Gutting Obamacare might be the least controversial part of Tom Price’s health care agenda.
By tapping the tea party Republican as his top health care official, President-elect Donald Trump sends a strong signal he may look beyond repealing and replacing Obamacare to try to scale back Medicare and Medicaid, popular entitlements that cover roughly 130 million people, many of whom are sick, poor and vulnerable. And that’s a turnabout from Trump’s campaign pledge — still on his campaign website — that he would leave Medicare untouched.
Price, a former orthopedic surgeon and six-term House member from suburban Atlanta, has proposed polices that are more conservative than those of many House Republican colleagues. His vision for health reform hinges on eliminating much of the federal government’s role in favor of a free-market framework built on privatization, state flexibility and changes to the tax code. The vast majority of the 20 million people now covered under Obamacare would have far less robust coverage — if they got anything at all.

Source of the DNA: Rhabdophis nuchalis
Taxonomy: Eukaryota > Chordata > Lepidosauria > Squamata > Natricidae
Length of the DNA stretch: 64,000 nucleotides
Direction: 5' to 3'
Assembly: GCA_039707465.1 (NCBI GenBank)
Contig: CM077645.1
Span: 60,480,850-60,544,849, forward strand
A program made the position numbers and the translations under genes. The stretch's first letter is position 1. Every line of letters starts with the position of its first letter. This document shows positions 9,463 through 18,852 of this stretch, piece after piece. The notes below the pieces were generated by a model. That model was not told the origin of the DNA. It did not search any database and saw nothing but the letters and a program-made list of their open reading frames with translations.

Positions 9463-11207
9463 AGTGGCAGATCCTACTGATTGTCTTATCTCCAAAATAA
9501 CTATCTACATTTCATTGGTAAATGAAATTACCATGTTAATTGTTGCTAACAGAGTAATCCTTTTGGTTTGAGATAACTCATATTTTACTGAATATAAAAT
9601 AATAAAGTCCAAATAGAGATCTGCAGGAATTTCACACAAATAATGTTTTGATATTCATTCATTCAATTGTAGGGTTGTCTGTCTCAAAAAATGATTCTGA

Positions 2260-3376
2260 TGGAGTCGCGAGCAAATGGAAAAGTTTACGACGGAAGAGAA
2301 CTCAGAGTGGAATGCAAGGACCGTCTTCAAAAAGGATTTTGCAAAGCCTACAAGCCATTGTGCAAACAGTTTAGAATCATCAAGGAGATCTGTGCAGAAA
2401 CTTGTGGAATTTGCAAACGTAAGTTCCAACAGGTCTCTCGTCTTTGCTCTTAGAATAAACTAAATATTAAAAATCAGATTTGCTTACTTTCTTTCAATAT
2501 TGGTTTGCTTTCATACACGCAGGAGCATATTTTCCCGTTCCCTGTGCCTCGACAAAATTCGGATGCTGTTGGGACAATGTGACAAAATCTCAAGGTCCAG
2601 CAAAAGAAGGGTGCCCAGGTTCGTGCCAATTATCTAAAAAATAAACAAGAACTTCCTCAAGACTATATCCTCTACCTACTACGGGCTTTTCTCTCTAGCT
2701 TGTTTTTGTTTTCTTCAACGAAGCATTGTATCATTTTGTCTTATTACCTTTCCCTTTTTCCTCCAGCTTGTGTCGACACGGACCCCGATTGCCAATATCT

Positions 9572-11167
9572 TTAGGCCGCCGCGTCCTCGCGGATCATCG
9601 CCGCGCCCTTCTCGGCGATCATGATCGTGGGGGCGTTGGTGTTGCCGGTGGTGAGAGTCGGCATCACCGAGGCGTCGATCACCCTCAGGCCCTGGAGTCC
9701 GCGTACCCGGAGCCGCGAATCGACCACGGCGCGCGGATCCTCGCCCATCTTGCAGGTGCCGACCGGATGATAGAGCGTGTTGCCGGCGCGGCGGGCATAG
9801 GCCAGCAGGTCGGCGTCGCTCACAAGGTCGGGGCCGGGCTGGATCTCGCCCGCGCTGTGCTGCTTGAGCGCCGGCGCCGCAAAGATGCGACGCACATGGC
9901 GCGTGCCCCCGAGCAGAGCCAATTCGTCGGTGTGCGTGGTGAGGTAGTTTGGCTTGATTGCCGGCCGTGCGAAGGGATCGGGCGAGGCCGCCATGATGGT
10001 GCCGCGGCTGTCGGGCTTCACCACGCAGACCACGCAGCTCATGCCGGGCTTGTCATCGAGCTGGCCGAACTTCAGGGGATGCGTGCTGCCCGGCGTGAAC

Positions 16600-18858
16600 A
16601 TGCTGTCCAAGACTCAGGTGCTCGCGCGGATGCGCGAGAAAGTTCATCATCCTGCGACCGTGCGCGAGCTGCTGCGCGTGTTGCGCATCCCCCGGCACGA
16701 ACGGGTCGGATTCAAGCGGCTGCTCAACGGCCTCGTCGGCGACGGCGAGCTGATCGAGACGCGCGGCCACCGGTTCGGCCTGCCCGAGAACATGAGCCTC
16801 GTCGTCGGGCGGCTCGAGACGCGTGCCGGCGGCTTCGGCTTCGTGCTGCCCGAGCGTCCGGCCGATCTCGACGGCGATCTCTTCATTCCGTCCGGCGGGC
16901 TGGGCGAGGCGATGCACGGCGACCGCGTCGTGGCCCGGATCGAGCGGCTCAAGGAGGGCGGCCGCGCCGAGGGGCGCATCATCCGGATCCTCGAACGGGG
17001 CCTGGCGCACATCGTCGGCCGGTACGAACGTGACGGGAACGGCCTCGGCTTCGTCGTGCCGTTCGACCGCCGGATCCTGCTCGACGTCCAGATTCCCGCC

“Young, healthy and wealthy people may do quite well under this vision of health care reform,” said Larry Levitt, a senior vice president at the nonpartisan Kaiser Family Foundation. “But the people who are older and poorer and sicker could do a lot worse.”
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